The existence of numerous caves is inextricably linked to the rugged topography of Crete. People lived in caves thousands of years ago, as evidenced by the prehistoric carvings in the cave Skordilakia by Asfendou. Moreover, today's religious tradition in the caves, which hosts cavernous chapels, is an evolution of the worship of ancient gods inside caves.
Originally, the Minoans worshipped their major deities, such as Eileithyia, the goddess of childbirth, in caves. Later, they placed the birth and upbringing of the king of the gods, Zeus, in the Diktaean and Idaean caves, turning them into important religious centers. During the Byzantine era, caves which according to tradition hosted Saints, such as Saint Paul, Gerasimos and John Xenos, were converted to important ascetic communities. Many pages of Cretan history were also written in the caves of Crete, such as the massacres in the caves of Melidoni, Milatos, Krionerida and Tigani at Gramvousa.
Many caves are of very high speleological and ecological significance. Caves with rich decoration which are open to visitors are the Diktaean Cave by Psychro, Gerontospilios by Melidoni and Sfendoni by Zoniana. Besides the caves of religious or historical value, Crete has more than 4.500 mapped caves and sinkholes, available to each experienced speleologist who wants to enjoy their rich decoration and fauna. Areas that host a large number of caves, ideal for cavers, is mount Stroumboulas by Heraklion, the Geopark of Sitia, the Geopark of Psiloritis and Melidoni area in the White Mountains. The three deepest explored sinkholes in Greece are all located in Crete.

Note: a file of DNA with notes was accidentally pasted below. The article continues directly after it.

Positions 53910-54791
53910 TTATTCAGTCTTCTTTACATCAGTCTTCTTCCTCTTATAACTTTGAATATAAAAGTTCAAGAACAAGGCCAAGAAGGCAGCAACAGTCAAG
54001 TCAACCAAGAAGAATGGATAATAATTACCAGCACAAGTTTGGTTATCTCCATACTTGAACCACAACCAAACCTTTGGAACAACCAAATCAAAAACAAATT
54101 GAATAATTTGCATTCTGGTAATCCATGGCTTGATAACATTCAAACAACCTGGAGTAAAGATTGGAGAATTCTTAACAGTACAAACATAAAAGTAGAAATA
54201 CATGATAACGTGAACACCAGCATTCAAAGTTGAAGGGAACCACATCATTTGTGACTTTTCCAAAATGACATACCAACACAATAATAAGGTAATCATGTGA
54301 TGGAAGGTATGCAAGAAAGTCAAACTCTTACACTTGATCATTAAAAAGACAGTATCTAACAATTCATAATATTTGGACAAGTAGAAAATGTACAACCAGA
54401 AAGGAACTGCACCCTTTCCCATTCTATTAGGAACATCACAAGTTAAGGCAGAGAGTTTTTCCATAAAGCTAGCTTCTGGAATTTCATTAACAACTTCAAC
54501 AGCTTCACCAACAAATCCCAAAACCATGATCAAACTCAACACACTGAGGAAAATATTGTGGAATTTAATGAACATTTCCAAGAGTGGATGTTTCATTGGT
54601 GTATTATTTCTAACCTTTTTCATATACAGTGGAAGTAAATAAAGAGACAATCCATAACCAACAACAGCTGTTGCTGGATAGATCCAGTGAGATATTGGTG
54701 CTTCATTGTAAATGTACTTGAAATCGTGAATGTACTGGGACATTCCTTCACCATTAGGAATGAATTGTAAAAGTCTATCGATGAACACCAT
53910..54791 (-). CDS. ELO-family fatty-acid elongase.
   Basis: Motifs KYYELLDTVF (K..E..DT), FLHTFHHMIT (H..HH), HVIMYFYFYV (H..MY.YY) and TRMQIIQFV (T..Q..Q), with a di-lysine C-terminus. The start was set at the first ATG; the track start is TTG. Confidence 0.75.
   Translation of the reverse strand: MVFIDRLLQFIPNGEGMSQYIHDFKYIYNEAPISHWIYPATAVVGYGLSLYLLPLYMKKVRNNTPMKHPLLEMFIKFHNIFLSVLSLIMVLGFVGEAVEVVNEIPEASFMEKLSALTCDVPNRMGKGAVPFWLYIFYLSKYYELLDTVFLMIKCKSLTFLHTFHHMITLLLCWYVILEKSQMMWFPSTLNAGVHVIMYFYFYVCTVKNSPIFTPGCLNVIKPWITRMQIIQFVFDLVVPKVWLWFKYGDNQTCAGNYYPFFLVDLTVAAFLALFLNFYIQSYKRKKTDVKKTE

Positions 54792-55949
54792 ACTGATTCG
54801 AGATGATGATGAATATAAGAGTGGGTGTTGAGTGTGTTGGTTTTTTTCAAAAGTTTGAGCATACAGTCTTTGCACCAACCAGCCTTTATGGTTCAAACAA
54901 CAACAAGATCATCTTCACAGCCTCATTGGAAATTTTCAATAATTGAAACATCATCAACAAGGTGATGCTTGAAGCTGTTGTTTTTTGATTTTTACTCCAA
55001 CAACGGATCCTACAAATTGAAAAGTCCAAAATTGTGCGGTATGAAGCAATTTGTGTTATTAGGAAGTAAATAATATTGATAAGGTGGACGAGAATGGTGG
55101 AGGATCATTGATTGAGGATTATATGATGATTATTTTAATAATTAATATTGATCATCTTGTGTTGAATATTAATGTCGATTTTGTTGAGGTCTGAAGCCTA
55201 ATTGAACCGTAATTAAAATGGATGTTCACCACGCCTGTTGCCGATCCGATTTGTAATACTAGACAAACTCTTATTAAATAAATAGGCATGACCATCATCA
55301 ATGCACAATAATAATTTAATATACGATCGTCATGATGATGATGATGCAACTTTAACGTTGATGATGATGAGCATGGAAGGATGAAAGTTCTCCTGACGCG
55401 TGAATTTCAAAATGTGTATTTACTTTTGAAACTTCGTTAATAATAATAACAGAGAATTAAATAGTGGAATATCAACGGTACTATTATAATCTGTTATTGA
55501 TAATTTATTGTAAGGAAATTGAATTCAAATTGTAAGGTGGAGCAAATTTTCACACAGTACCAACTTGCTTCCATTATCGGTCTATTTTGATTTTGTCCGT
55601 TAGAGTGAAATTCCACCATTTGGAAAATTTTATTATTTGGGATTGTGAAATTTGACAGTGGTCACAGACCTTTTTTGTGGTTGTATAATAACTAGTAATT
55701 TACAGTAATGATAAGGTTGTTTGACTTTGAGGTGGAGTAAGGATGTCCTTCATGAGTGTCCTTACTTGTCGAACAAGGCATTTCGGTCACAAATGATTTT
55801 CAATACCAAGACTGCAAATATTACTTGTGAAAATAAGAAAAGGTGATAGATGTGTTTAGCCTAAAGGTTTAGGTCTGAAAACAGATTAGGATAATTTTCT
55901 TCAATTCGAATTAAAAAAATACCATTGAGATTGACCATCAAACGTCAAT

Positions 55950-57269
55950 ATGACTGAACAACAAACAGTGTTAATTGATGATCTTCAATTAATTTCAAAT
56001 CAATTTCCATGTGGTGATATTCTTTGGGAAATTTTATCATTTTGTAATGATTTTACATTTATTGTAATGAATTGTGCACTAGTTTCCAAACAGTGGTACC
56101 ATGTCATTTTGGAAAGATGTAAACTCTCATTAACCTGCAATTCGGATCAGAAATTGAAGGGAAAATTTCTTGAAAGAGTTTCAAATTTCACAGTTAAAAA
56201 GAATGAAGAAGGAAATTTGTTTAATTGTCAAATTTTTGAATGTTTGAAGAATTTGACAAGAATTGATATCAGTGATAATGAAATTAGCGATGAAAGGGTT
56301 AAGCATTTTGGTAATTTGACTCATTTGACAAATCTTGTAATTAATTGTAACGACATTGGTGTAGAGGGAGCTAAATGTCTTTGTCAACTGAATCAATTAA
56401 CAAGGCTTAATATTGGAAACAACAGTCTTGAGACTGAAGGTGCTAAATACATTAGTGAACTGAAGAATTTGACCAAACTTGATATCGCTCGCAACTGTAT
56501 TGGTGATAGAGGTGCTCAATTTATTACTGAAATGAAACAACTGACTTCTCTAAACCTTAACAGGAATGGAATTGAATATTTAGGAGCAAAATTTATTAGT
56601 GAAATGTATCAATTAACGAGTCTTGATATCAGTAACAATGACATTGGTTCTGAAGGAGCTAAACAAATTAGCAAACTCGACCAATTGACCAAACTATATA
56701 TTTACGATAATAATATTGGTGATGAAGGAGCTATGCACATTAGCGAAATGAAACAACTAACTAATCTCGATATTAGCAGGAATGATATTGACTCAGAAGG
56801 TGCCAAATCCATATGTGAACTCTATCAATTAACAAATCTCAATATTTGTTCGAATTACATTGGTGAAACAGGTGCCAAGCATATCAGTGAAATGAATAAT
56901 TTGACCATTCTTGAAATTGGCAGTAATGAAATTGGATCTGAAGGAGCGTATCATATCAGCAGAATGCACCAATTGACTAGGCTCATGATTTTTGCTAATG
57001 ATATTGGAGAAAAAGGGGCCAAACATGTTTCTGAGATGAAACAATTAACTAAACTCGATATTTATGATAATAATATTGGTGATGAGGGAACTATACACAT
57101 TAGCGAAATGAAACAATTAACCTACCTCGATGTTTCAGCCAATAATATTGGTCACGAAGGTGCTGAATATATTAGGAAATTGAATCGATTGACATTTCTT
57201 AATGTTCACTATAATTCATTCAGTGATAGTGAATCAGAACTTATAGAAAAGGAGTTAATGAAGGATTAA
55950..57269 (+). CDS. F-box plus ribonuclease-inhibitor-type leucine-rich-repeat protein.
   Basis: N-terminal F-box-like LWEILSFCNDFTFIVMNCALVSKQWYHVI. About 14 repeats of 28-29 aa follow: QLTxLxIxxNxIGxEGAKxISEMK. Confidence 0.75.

The impressive cave of Zeus, the Diktaean Cave, is located just 10 minutes walking-distance from Psychro, in Lassithi Plateau, at an altitude of 1025m. In Psychro there is plenty of parking areas, with plenty of restaurants nearby. Two paths leading to the cave start from the parking area. The easiest path is the left one, because in the right path (the oldest) the stones are worn by thousands of tourists and are slippery.
The submarine Cave of Elephants is located in Drepano area of Akrotiri, in Chania prefecture and out of Souda Bay. The cave was discovered in 1999 by the snorkeler Manolis Efthymakis and was then showed in January 2000 in Star TV by the professional diver and filmmaker G. Tzanakis.
The Cave of Melidoni is located approximately 1,800 meters northwest of the homonym village of Mylopotamos. Gerontospilios, as also called, is very important due to the archaeological findings, some of which are exhibited in the Archaeological Museum of Rethymnon. Moreover, the cave has played a tragic role in the history of Cretan revolution against the Turks, in 1824.
Τhe cave of Gerani is one of the most important and most beautiful caves in the prefecture of Rethymno and in whole Crete. It is located 7 km west of Rethymnon, at the location "Kamari" and close to the beach of Gerani. The cave was accidentally discovered on March 15, 1969 during construction works for the modern highway.
Cave Labyrinth is located 50km south of Iraklion, on a small hill, 3.5 km north of Kastelli village in Messara Plain. It was a huge artificial cave with labyrinthine corridors longer than 2.5km long and several rooms that did not lead anywhere, which served as a quarry for the extraction of stones used for construction of the Minoan palace at Phaestus.
Milatos Cave, also known as Rapas cave, is located 3km northeast of Milatos at an altitude of 155m. In order to reach the cave, the visitor should drive 2.5km east of Milatos (following the road sings) and then walk in the uphill footpath that leads to the cave entrance (10-15 minutes walking). Cave is easily accessible, is open to visitors, but torches are necessary for those who want to see the darker points of the cave.
The cave of Agia Paraskevi is located in Gouves area, northwest of the village Skotino, with its entrance located at an altitude of 225m. In thıs cave the worshıp of Goddess Artemıs (Diana) Vritomartis took place. The pre-entry area is a sinkhole at the end of which there is the Byzantine church of Agia Paraskevi, dating back in the period of Venetian rule in Crete.
West of Koudoumas Monastery lies Avvakospilio, a cavernous church where, according to tradition, Ossios Kosmas lived as an ascetic during the 7th century and where his remains were buried.